ARC review: The Upside of Falling Down by Rebekah Crane

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An eighteen-year-old girl with bleached blonde hair wakes up in Ireland as the lone survivor of a plane crash.  She can’t remember anything, including her name.  Though the nurses tell her that she’s Clementine from Cleveland, she feels no connection to the name or to the town.  The idea of going home to a father she knows nothing about terrifies her, so she runs away with the first boy she meets.  Kieran is cute and harmless and lives in a cottage with his sister. As time goes on, Clementine begins to reinvent herself as Jane, who loves to bake and hates being alone.  Will Clementine’s memories ever come back, or has she really been reborn at the age of eighteen?

Back in 2016, I read Rebekah Crane’s The Odds of Loving Grover Cleveland. It had mixed reviews, but I loved it. I was excited to see a new book of hers pop up on Netgalley, so I immediately requested it. That was in October, but since the book doesn’t come out until February, it sat on my shelf for a few months before I picked it up. I actually really liked it.

One thing that I really appreciated (and didn’t expect) is that Clementine is actually fairly traumatized by her accident.  So often, in books like this, the main character sort of pops up and gets on with their life.  But Clementine, though she tries, does struggle.  Loud noises make her jump.  She has nightmares.  Heights make her nervous.  The idea of getting on another airplane is terrifying.  Now, I’m not a psychologist or anything, but this seems a great deal more realistic to me than the “I just went through a traumatizing accident but I’m totally okay” books that I’ve read.

Another thing that I liked was how sometimes a saying would just pop out of Clementine’s mouth and she’d have no idea where it came from.  It was just a little tease at her past, enough to keep us on our toes but not giving too much away too soon.  After all, beer is cheaper than therapy in the midwest.  That much is true.

Now let’s get to Kieran.  I liked him from the start.  He was charming and wonderful, but… (there has to be a but) I kind of felt like he was a hypocrite.  I’m not going to get into spoilers, but the conflict and the ending felt a little off to me.  Still, he’s a great love interest and a great character all around.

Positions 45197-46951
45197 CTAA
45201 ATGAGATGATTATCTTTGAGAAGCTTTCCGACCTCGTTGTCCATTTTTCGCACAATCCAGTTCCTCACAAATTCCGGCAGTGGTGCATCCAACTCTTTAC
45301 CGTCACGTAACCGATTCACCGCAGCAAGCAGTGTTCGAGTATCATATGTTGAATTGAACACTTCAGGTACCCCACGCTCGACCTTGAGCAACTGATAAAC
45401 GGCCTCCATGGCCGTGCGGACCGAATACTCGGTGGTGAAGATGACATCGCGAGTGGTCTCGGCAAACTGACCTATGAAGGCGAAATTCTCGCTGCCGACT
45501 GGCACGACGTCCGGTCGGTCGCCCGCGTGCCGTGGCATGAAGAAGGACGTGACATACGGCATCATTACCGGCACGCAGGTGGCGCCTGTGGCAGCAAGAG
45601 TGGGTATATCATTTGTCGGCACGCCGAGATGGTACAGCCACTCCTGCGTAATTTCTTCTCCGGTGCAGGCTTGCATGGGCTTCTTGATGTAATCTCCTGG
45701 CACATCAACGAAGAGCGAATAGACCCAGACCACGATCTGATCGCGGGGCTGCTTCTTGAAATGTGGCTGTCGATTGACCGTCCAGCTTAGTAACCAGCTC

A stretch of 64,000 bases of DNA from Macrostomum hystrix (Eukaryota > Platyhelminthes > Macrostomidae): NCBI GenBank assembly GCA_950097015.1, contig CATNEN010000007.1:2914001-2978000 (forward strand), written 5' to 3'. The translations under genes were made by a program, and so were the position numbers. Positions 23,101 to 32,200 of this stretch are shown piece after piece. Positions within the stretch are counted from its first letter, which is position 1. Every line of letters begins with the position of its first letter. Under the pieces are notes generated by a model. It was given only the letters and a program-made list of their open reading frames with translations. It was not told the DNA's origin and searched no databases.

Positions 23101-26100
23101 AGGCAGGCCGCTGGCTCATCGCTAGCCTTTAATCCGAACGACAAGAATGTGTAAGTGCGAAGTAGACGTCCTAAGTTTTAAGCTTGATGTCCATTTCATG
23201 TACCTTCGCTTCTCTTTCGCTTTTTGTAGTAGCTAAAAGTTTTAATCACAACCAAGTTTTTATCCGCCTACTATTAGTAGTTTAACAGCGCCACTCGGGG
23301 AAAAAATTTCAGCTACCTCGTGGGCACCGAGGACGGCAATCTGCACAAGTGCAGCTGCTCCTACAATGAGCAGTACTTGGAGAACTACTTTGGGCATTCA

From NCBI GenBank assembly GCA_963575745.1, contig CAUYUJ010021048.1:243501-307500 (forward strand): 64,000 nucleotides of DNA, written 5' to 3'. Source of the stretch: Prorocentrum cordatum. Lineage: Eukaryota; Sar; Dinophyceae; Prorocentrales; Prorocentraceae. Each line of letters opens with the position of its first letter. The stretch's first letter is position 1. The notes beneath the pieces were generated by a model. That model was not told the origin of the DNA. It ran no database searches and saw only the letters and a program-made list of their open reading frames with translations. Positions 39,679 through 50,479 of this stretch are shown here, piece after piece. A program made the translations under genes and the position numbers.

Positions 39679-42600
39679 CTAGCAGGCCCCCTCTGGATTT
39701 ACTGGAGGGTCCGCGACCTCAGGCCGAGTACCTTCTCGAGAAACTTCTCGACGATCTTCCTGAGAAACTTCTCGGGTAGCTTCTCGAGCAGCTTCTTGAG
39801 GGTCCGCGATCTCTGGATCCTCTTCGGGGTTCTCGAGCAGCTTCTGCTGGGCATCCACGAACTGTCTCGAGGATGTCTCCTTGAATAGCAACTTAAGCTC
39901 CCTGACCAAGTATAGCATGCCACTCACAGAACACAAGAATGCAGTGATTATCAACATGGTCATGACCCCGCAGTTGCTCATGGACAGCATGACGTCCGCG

As for the secondary characters, I thought that Siobhan and Clive were great. I liked how Clementine and Siobhan kept getting off on the wrong foot because nothing Clementine ever wanted to say to her came out the right way.  That’s happened to me before when trying to make friends, so I could definitely sympathize. I loved Clive and thought that he made a great friend to everyone in the book. I would love to shop at his store!

The only character that rubbed me the wrong way was Stephen. I know that I was supposed to love him, but as a medical professional myself, I couldn’t help but feel that he overstepped time and time again. I’ve said before how I’m sensitive to the portrayal of medical professionals, though, so this will likely not bother many people.

Overall, I really liked this cute, short romance. If slow burn romances, self-discovery, and Irish boys do it for you, you can’t go wrong with The Upside of Falling Down.

Final rating: ★★★★☆

I received a free advance copy of The Upside of Falling Down from the publisher (via Netgalley) in exchange for my honest review.

Top Ten Tuesday: New-to-me authors of 2016

Whoa, it’s been months since I last did a Top Ten Tuesday!  I happened to scroll down while I was preparing a list of my top new (to me) authors of 2016 and saw that I’d flagged this topic as one I absolutely had to do.  What are the chances that the timing would be so perfect?

So, without further ado, here are ten authors (listed alphabetically) that I read for the first time in 2016 and will, without a doubt, continue to read in the future:

  • Melissa Chambers.  I read Chambers’ The Summer Before Forever and was actually pretty surprised to find a young adult book that really delicately handled a romantic relationship between stepsiblings.  I’m really curious to see what she’ll come up with next.
  • Rebekah Crane.  Of all my Kindle First picks, Crane’s The Odds of Loving Grover Cleveland is one of my favorites.  A motley crew of teenagers helping each other overcome their problems at a picturesque summer camp?  That’s just my kind of story.